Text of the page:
Kosuke Kitajima took care of business in the 100-meter men’s breaststroke semifinals on Sunday morning at the Water Cube, winning the first heat in 59.55 seconds.

The defending Olympic champion enters Monday’s final with the second-fastest time.

Norway’s Alexander Dale Oen won the second heat in 59.16 seconds, an Olympic record. American Brendan Hansen is the world record-holder, having been clocked in 59.13 on Aug. 1, 2006, in Irvine, Calif.

“It feels great,” said Oen of his record-shattering swim. “I didn’t expect to swim a 59.1. It shows I had my nerves under control and kept my own pace the entire way. It means I have great confidence going into the final.”

Oen played the role of race analyst during his post-race comments to reporters.

“Kitajima and Hansen will definitely come out strong in the final,” Oen said. “I have all the respect for my competitors and I know they will push me all the way.”

Meanwhile, Hansen, who swam in Lane 7 in the second semifinal, placed third in the race (59.94 seconds). Hansen is seeded fifth for the final, a race that puts him and Kitajima in the spotlight for their much-anticipated Olympic rematch.

Hansen failed to qualify for the 200 breast, the race Kitajima also won in Athens, so this will be the lone individual event the two rivals will compete in.

Hansen set the Olympic record of 1 minute, 0.01 seconds at the 2004 Athens Summer Games in the semifinals before finishing runnerup to Kitajima.

“Everything is going as planned,” Hansen said. “I’m not going to show what I can do until tomorrow. Everyone is swimming scared. They’re all wondering why (is Hansen) swimming out in Lane 7. I had a dream and called my brother Sean to tell him that I won the gold medal from Lane 2. That’s where I’ll be in the final. I won my first world championship in that lane. I’m comfortable in that position.”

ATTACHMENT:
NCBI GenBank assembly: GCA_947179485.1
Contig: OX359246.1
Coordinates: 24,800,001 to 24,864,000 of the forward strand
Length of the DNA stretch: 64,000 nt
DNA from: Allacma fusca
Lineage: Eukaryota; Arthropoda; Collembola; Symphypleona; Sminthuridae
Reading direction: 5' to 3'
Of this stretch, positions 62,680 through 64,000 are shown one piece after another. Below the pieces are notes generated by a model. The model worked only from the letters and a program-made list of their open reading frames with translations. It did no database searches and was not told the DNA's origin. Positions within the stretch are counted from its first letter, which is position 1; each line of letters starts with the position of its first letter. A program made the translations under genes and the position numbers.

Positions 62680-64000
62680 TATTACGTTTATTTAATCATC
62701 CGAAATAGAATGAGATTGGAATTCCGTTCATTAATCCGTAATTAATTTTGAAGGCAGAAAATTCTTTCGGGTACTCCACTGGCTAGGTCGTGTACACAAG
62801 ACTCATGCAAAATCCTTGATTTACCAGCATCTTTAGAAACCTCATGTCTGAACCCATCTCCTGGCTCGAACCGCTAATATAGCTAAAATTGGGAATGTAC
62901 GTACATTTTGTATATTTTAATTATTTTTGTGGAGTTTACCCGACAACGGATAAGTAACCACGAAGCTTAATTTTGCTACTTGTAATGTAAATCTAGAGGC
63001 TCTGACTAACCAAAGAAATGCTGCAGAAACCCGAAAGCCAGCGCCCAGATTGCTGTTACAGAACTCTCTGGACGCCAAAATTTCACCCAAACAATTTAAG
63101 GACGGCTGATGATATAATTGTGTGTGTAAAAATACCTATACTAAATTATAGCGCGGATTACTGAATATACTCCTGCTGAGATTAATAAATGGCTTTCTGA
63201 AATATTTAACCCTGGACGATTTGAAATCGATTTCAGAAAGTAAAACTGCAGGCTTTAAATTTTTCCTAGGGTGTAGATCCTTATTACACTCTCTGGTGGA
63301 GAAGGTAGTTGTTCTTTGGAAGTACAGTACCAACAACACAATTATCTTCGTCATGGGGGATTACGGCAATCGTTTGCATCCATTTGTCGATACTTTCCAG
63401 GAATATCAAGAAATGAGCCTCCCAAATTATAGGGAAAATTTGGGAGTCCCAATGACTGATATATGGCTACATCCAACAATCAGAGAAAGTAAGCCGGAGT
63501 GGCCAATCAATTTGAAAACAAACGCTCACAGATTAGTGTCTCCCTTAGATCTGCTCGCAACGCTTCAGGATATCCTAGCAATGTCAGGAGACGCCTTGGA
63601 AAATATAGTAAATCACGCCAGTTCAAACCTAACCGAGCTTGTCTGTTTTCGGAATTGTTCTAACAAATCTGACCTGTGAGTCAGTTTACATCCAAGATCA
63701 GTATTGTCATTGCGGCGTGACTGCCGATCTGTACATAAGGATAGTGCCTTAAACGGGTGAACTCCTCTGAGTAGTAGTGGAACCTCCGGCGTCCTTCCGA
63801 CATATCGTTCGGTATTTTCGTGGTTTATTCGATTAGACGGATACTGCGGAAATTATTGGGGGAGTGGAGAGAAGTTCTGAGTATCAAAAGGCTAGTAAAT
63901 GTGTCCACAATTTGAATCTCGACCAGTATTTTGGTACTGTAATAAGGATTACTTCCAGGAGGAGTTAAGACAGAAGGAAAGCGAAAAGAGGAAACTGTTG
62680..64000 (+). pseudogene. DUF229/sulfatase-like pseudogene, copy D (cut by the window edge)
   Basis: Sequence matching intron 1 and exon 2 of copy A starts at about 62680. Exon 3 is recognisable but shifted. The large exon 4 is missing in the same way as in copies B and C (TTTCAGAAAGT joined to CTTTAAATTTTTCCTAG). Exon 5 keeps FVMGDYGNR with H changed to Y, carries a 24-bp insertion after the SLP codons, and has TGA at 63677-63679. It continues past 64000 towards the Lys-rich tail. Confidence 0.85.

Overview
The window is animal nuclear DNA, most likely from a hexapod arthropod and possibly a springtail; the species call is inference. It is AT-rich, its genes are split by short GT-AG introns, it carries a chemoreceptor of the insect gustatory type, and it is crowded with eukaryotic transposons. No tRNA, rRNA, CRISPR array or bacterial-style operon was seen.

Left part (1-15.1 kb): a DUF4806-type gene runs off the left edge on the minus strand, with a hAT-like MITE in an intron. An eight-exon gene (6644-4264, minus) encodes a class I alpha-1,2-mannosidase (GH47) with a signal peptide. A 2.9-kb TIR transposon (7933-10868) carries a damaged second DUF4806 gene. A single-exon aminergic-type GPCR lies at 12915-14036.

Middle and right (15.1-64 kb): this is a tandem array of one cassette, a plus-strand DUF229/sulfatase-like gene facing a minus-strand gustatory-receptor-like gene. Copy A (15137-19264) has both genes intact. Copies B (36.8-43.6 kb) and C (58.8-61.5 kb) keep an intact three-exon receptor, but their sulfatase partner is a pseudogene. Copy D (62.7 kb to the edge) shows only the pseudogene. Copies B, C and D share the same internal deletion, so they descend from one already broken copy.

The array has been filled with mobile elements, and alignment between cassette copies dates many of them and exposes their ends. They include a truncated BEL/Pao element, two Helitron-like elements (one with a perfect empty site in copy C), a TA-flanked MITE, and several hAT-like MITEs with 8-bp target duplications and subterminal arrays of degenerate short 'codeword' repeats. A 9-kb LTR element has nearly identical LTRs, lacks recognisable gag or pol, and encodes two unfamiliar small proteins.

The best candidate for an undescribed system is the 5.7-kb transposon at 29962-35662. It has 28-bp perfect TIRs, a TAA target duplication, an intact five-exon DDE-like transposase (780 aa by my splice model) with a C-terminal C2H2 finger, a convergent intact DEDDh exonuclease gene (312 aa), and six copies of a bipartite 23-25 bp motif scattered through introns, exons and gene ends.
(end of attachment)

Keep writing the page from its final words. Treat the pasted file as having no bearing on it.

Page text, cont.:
Kitajima completed Saturday’s heat in 59.52. He swam the first 50 meters in 28.34. A day later, he was the pace-setter in the first semifinal, touching the wall in 27.84 seconds at the midway point. At that point Australia’s Brenton Rickard was next in 28.05.

With swift, powerful strokes, Kitajima stayed in his customary spot in front of the pack and held off Rickard’s strong charge at the end, winning by one long stroke. The Australian took second in 59.65.

“After yesterday’s heat, my movement was good,” Kitajima said. “I guess my pace went down in the last half (of the race). It was because I swam fast in the first half. I was going to go fast from the beginning.

“Even though I lost pace in the last half, finishing the race in 59.5 seconds was quite OK for me.”

Kitajima, appearing content with his performance, exhaled seconds later. Then he took a few deep breaths before getting a well-deserved rest.

“I had limited time (from Saturday’s semifinal heat to Sunday morning’s race),” Kitajima said, “but I was quite OK with it. I went back to the (Olympic) Village after 11 (p.m.) last night, had dinner and slept straight away. I woke up at 6 this morning.”

On Monday morning, he’ll wake up and get prepared to defend his Olympic title. The race is scheduled to begin at 11:30 a.m. Japan time.


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